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Tom Au, CFA
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In the early 1990s, during the middle of a secular bull market, I began work on "A Modern Approach To Graham and Dodd Investing," that was not particularly suited for the decade of the 1990s, but was ideally suited for the following "Lost Decade" of the 2000s.
My book:
A Modern Approach to Graham and Dodd Investing
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  • Santa Claus and Second Thoughts
    "How did you make that mistake?" I once asked a friend after a particularly bad decision.

    "I never gave it a second thought," was the answer.

    Now I've made many mistakes in the past. But almost never without a second (or third) thought.

    Ironically, one "person" in our "Santa Claus" society, who does give things a second thought is Santa himself. As the popular Christmas carol goes

    "He's making a list, and checking it TWICE.
    Gotta find out who's naughty and nice."

    Now "Santa," in most people's lives, is an older person; probably parents, maybe an older sibling, possibly even that "rich, right-wing uncle," that youngsters fear, and later fear becoming. But someone who will give a thought to what a "kid" deserves. And even if Santa were that old man on the North Pole who spends the year making toys, he'd give a LOT of thought to which kids were deserving, and which weren't.

    And here may be the moral. The GIVER of gifts is likely to think twice about things (like yours truly). The problem is that RECEIVERS (or purported receivers), often do not.

    Dec 30 11:00 AM | Link | 1 Comment
  • Another American Ailment
    Another source of America's problems is a phenomenon that I call "Strangers in the Night" (or the belief therein).

    The relevant part of the Frank Sinatra song ends:

    "Love was just a glance away
    A warm embracing dance away

    And ever since that night, we've been together,
    Lovers at first sight, in love forever.
    It worked out so right, for strangers in the night."

    This belief seems to be widely held in dating situations (largely accounting for the American divorce rate), although it seems to manifest itself in other kinds of situations as well.

    One (hiring) executive described his initial meeting with an interview candidate as "Love at first sight," only to find many things wrong with the so-called "paragon" later. Is there any wonder that the company in question almost went under a few years later?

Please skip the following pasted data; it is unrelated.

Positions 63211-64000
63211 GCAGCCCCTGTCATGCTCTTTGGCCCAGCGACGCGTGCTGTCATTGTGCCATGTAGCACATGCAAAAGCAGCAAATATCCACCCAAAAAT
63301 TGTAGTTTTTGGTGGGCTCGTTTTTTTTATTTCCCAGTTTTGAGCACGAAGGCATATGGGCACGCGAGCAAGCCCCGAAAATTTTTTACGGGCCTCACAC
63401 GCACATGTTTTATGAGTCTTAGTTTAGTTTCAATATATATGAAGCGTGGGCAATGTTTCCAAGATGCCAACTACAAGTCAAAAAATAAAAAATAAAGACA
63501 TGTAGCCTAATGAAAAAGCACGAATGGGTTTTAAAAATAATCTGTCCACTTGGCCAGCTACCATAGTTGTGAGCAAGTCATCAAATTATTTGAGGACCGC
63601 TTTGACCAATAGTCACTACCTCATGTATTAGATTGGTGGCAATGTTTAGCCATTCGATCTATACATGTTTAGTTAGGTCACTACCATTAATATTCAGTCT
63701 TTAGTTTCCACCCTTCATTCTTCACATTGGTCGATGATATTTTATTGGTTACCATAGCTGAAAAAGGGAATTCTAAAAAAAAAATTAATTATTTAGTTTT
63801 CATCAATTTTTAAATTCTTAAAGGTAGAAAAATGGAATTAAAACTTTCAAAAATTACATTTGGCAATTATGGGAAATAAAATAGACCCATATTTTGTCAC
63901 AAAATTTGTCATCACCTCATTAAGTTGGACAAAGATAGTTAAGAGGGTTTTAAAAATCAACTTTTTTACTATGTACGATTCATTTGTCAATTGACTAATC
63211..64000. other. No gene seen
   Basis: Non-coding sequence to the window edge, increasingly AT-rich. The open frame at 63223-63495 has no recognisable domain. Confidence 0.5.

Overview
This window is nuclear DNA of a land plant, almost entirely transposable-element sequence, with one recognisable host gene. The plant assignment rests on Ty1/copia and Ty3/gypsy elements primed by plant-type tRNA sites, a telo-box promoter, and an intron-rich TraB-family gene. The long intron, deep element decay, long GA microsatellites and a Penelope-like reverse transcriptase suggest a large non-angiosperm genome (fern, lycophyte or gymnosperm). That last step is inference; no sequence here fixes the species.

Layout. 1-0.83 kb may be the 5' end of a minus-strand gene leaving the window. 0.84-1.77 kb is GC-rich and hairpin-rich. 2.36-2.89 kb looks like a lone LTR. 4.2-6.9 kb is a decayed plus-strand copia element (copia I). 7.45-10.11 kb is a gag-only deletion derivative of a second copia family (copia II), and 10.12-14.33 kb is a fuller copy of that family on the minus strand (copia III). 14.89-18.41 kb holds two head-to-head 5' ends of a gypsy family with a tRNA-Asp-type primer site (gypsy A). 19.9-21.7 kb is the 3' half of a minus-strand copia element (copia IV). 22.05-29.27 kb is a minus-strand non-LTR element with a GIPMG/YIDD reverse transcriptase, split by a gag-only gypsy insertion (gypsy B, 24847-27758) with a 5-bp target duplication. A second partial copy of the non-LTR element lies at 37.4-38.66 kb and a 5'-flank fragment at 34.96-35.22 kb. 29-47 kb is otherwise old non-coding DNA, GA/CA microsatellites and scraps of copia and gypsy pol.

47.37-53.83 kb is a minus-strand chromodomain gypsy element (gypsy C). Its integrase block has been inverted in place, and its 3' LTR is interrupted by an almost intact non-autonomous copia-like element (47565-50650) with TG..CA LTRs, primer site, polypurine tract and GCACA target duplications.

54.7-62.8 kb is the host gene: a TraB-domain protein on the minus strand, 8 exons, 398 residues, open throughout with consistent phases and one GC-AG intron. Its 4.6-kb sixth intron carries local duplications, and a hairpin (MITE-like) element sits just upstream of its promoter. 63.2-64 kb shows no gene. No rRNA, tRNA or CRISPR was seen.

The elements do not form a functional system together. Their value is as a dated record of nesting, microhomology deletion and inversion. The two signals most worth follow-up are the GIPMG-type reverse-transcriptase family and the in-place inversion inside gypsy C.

Or take the "hedge fund" scams that seem to crop up from time to time. I'm not talking about the funds that "legitimately" lose money, but rather the Bernie Madoffs of the world.

    In a few cases, people lost money to people that they reasonably trusted, a child, a sibling, a childhood friend or school chum, even a religious leader in a place of worship.

    But maybe nine out of ten scam victims gave their money to people that they had barely met, and didn't know very well. In a word, "strangers in the night." The kind of people you should EXPECT to lose money with.

    Mother taught us (or at least me) "don't talk to strangers," at least those who hadn't been "cleared" through the proper channels. Such an attitude would prevent many people from losing their money to people they don't really know, and have no way of knowing.
    Dec 27 2:35 PM | Link | Comment!
  • (America's) Beggars CAN Be Choosers.
    Grim as things have sometimes been in the United States, it doesn't seem like we've hit rock bottom. The indicator that I am using is decidedly low-end, the beggars that occupy the streets of New York City (and many other towns).

    On Christmas Day, I encountered one of these mendicants holding up a sign: "Need 25 cents for food." Now 25-cent pieces don't buy a lot of food, unless you have a lot of them.

    Being out of change, I went to a nearby store and bought a banana for 50 cents, receiving 50 cents in change for a dollar. Then I decided to run an experiment by holding the banana in one hand and a quarter in the other, and offering the beggar a choice:  "You can have this banana, or you can have 25 cents in change." To my surprise, he opted for the quarter rather than the banana (which cost two of them).

    If he were truly hungry, the beggar would have taken the banana; immediate food, costing more than 25 cents. Apparently he wasn't, and would rather have the "choice" that the money could buy. This goes against the ancient dictum "beggars can't be choosers." In America, apparently they can, and are. (On the other hand, I was glad I got to keep the banana, being hungier than I thought.)

    A Financial Times reporter ran this experiment in 1990 (so the monetary amounts are different from today). He tried begging in both London and New York City. In London, his "home" ground, it took him ten hours to garner the equivalent of six dollars, and everyone gave him "dirty looks." In New York City, he gave up the experiment after six hours and twenty-three dollars, with no particular unpleasantness.

    The reporter's conclusion: No one would beg in London except as a last resort. On the other hand, begging could be an attractive alternative in New York City, compared to working at McDonald's for minimum wage (then $4 an hour).
    Dec 27 2:16 PM | Link | 1 Comment
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